Note that this isn’t always the case: Sidney Crosby, one of the generational talents of this century and a long-time media favorite, isn’t nearly as criticized. Then again, barring injuries, he is the very image of the “noble warrior” mentioned above -- he's selfless, he plays defense, and he rarely says anything out of line to the press.
There’s also a disturbing racial and cultural element at play. As of the 2013-14 season, according to Sabres blogger Alexander Bauer, the NHL was anywhere from 93 to 95 percent white. QuantHockey.com puts the percentage of Canadian players at around 50 percent as of this season, with American players at nearly 25 percent, making the majority of players -- 75 percent -- North American.
In case you didn’t notice earlier, Ho-Sang isn’t white. Neither are Kane or Subban. Nail Yakupov, slammed as a “showboat” for an exuberant goal celebration two seasons ago, is an ethnic Tatar from Russia. Most other Russians don’t get the benefit of the doubt that their Canadian compatriots do. Just ask veteran Hockey Night in Canada co-host (and noted xenophobe) Don Cherry, who constantly makes comparisons to “good old Canadian boys” and takes every opportunity to mangle the pronunciation of any name that is remotely European-sounding.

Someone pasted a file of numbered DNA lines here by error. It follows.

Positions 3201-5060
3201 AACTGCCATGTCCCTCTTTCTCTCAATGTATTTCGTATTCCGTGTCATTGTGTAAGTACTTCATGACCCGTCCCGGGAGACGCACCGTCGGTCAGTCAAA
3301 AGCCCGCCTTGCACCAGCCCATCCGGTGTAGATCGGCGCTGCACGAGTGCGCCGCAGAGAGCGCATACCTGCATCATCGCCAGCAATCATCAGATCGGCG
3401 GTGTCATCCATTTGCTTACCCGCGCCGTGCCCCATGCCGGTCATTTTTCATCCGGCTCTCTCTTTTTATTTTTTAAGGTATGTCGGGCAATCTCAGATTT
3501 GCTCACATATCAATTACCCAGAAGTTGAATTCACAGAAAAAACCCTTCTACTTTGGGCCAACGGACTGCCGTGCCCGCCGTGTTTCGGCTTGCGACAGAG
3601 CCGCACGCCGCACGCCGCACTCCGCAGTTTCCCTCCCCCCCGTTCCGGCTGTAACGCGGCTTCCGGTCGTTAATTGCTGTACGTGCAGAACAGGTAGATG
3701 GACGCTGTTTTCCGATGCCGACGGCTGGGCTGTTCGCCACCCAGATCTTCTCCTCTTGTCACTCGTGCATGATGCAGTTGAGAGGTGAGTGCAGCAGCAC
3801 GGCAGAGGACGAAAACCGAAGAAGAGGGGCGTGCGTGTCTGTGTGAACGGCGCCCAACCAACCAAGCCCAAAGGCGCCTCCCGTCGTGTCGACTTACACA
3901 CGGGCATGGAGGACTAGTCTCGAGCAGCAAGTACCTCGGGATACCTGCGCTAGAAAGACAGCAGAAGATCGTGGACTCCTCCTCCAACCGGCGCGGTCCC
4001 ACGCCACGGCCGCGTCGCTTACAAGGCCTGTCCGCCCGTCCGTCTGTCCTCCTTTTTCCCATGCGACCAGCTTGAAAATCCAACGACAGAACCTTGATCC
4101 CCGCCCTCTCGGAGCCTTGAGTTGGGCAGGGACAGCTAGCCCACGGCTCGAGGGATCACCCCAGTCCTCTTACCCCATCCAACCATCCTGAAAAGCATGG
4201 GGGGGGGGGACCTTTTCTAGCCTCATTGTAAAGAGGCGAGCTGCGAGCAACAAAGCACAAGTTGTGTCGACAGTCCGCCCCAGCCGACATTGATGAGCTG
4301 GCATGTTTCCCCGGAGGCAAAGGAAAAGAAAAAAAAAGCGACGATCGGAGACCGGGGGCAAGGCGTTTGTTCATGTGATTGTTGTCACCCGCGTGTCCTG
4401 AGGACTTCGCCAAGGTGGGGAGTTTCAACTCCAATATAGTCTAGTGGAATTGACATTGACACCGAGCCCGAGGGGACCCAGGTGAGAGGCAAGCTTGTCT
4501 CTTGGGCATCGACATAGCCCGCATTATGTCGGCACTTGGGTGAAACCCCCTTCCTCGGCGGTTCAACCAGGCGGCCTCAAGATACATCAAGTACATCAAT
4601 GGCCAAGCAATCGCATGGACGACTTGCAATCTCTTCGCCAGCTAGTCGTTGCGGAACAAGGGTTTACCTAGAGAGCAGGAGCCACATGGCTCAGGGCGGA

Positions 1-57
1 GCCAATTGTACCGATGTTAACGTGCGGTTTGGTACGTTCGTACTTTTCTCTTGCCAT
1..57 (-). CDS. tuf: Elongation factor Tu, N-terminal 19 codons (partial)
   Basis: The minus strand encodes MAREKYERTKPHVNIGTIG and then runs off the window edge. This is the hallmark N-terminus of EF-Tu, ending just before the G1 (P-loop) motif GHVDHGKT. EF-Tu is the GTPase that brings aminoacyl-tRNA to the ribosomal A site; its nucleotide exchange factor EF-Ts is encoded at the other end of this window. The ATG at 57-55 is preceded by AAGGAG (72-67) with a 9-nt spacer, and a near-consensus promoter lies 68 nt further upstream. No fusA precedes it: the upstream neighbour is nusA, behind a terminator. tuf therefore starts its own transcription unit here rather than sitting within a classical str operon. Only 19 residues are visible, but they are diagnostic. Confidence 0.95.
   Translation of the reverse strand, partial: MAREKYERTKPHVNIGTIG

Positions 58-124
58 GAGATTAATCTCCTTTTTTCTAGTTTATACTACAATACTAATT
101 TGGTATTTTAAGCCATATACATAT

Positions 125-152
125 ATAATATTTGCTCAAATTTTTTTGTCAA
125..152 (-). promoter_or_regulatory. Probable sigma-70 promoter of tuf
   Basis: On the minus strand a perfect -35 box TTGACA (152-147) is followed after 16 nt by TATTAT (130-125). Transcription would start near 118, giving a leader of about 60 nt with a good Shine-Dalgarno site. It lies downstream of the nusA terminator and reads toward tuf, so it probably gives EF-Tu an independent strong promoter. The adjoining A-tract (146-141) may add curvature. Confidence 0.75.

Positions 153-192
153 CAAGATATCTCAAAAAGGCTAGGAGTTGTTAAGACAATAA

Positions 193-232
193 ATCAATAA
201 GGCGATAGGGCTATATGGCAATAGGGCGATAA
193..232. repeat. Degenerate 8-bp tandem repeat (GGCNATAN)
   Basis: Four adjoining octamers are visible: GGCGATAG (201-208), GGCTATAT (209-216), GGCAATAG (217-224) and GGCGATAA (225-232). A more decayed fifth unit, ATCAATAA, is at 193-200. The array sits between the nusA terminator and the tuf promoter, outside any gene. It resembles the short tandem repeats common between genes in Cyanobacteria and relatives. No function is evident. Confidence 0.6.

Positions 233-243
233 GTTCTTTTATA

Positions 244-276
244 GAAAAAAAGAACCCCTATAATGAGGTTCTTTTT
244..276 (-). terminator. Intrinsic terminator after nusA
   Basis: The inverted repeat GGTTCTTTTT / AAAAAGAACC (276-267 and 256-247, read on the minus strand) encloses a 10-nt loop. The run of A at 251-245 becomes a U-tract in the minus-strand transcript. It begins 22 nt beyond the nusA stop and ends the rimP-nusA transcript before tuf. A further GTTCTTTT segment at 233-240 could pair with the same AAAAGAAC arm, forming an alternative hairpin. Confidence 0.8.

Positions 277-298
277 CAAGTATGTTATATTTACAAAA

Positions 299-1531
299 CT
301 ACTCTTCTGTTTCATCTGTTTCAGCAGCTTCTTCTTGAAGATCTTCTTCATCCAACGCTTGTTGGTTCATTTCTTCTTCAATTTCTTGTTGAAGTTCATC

Darren Pang even had a cringe-worthy Freudian slip a few seasons back when comparing Subban and Alex Pietrangelo of the St. Louis Blues, saying Pietrangelo, among others things, plays the game “the white way” instead of the “right” way. He immediately corrected himself, of course, but as Rachel Decoste wrote for the Huffington Post, things like that can’t simply be taken back when spoken in the context of comparing two athletes of different races within the same sport.